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Tuesday, July 25, 2017

FT columnist Lucy Kellaway moves on after years of deriding corporate bullshit

July 2017: Financial Times (FT) columnist Lucy Kellaway has been writing on the strange and indecipherable language of chief executives and their companies for over 20 years. She looks back at a career of deriding the hot air and asks: has it made any difference?

 

FT columnist Lucy Kellaway says chief executives need to have a hard think before deciding to join Twitter. She looks at the successes and failures of CEO tweeters including Tim Cook, Marissa Mayer, Elon Musk and Warren Buffett.

 

After 31 years at the Financial Times, management columnist and associate editor Lucy Kellaway is leaving to start a new career as a teacher. In an FT Facebook Live discussion with Gideon Rachman, she explains her move.

 

I’m becoming a teacher at 58 — this is why you should too | Lucy Kellaway | TEDx London Business School — After 31 years as a prominent and well-respected Financial Times columnist, Lucy Kellaway has made the decision to leave – to be a maths teacher. There are many programmes encouraging fresh graduates to enter the teaching profession, but what about seasoned professionals? In her talk, Lucy will reframe the way we think about being an educator and why it’s more important than ever to be one now.

Lucy Kellaway has spent the last three decades at the Financial Times writing columns that poke fun at corporate life, business jargon and management fads. She is the newspaper’s office agony aunt and inventor of the insufferable fictional character, Martin Lukes. In September 2017 she is leaving all this to be a maths teacher in an inner city school in London. In November 2016 she co-founded Now Teach, a charity designed to persuade high-flying fifty somethings from the corporate world to train alongside her. For nine years she was a non-executive director of Admiral plc.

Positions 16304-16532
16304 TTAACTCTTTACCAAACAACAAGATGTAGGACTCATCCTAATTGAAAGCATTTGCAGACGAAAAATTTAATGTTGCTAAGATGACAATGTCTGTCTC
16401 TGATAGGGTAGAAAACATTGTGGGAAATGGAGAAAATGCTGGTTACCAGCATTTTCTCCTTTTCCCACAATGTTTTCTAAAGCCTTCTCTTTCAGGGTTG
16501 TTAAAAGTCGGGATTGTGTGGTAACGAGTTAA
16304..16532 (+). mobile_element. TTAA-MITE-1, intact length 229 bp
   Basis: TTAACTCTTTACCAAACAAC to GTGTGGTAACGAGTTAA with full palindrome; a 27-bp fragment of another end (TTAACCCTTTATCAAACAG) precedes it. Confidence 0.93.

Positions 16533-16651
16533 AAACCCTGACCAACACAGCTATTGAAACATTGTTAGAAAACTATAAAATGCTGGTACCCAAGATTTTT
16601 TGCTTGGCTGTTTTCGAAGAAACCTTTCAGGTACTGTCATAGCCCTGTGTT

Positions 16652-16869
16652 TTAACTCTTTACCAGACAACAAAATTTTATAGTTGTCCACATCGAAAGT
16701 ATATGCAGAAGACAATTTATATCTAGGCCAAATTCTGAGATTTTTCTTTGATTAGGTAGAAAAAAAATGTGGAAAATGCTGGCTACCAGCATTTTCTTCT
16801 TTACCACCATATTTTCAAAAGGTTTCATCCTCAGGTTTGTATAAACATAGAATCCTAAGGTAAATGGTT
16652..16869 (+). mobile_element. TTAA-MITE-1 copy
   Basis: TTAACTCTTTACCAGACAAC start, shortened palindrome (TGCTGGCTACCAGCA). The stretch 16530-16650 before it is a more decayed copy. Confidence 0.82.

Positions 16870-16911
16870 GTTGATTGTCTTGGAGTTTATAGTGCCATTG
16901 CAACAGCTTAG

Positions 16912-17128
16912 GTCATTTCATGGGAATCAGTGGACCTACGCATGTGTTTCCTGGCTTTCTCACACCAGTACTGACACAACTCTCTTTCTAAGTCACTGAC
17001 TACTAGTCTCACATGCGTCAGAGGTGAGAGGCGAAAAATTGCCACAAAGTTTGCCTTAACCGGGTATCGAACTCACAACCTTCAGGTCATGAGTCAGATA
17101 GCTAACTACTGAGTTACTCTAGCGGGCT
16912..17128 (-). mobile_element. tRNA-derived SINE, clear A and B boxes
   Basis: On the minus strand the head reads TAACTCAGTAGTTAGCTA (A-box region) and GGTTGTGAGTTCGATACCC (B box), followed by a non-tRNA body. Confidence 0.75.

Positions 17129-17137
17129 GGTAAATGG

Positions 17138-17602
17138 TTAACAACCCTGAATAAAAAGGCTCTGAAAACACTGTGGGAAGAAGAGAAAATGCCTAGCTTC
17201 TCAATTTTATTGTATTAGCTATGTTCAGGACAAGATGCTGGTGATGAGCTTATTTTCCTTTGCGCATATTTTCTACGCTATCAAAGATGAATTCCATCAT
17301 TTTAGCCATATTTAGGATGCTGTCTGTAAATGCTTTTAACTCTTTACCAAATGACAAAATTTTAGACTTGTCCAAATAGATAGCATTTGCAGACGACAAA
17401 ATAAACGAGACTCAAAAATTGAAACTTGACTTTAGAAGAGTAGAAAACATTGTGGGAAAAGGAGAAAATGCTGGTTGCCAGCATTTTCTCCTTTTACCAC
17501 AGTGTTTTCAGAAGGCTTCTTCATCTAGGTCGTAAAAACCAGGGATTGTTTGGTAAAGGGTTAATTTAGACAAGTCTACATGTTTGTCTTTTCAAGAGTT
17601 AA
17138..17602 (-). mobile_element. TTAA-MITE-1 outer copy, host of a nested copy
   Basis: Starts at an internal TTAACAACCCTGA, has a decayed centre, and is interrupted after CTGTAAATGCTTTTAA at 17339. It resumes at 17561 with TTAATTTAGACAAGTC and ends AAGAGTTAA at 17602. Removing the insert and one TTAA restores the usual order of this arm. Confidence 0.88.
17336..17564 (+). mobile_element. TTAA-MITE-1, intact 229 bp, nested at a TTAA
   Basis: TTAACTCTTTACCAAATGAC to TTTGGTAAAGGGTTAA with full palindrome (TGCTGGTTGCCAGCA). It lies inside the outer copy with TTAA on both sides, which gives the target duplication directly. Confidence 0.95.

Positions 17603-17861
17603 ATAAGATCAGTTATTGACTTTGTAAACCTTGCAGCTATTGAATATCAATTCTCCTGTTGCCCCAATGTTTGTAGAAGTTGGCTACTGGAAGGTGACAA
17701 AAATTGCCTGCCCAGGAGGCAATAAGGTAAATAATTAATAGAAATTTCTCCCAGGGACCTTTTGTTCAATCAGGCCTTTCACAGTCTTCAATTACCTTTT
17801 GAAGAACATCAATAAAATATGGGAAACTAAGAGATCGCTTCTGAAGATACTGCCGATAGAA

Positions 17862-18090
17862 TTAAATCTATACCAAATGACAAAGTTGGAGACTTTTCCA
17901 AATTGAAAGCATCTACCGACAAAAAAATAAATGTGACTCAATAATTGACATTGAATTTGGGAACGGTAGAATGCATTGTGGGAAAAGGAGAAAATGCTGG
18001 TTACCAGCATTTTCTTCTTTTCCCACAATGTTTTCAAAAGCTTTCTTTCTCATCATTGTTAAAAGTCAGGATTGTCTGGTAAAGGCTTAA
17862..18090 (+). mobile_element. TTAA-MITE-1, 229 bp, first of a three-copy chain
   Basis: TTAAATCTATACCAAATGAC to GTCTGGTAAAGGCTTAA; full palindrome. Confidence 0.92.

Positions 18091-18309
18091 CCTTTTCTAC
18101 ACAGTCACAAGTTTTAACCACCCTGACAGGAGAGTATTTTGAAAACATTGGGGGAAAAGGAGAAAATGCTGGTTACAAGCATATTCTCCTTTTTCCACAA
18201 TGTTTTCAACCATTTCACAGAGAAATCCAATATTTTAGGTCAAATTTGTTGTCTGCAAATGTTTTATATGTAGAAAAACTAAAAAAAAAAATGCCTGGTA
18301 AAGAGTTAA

FT columnist Lucy Kellaway explains how not to compose your summary on the networking site LinkedIn. She looks at the profiles of Hillary Clinton, former GE head Jack Welch and LinkedIn co-founder Reid Hoffman:

 

The last time Lucy Kellaway visited Unilever’s London HQ it was a rabbit warren of corridors, closed offices and wood panelling. Now it’s a vast glass and steel temple to the modern office — but is it any better?

 

Lucy Kellaway, FT management columnist, and Tyler Brûlé, editor-in-chief of Monocle and the FT’s Fast Lane columnist, go head to head over how we work today, and what the rules of office life should be.

 

Kellaway and Tang on rules for life | FT Life

 

Monday, July 10, 2017

Swiss basket of grocery items +91% more expensive than France in 2017

A Swiss basket of grocery items is +91% more expensive than France in 2017.

Switzerland is a wealthy country and the per head standard of living (based on consumption adjusted for price differences) is among Europe's highest. However, the rise in the value of the Swiss franc in recent years compared with the euro has made the country a very expensive place to visit and it is also bad news for low-income residents.

A snapshot comparison by Swissinfo of a 14-item list of basic groceries has revealed a +€27.74 (CHF30.38) difference between Switzerland (COOP supermarket in Lausanne) and France (Carrefour supermarket in Ferney Voltaire, near Geneva).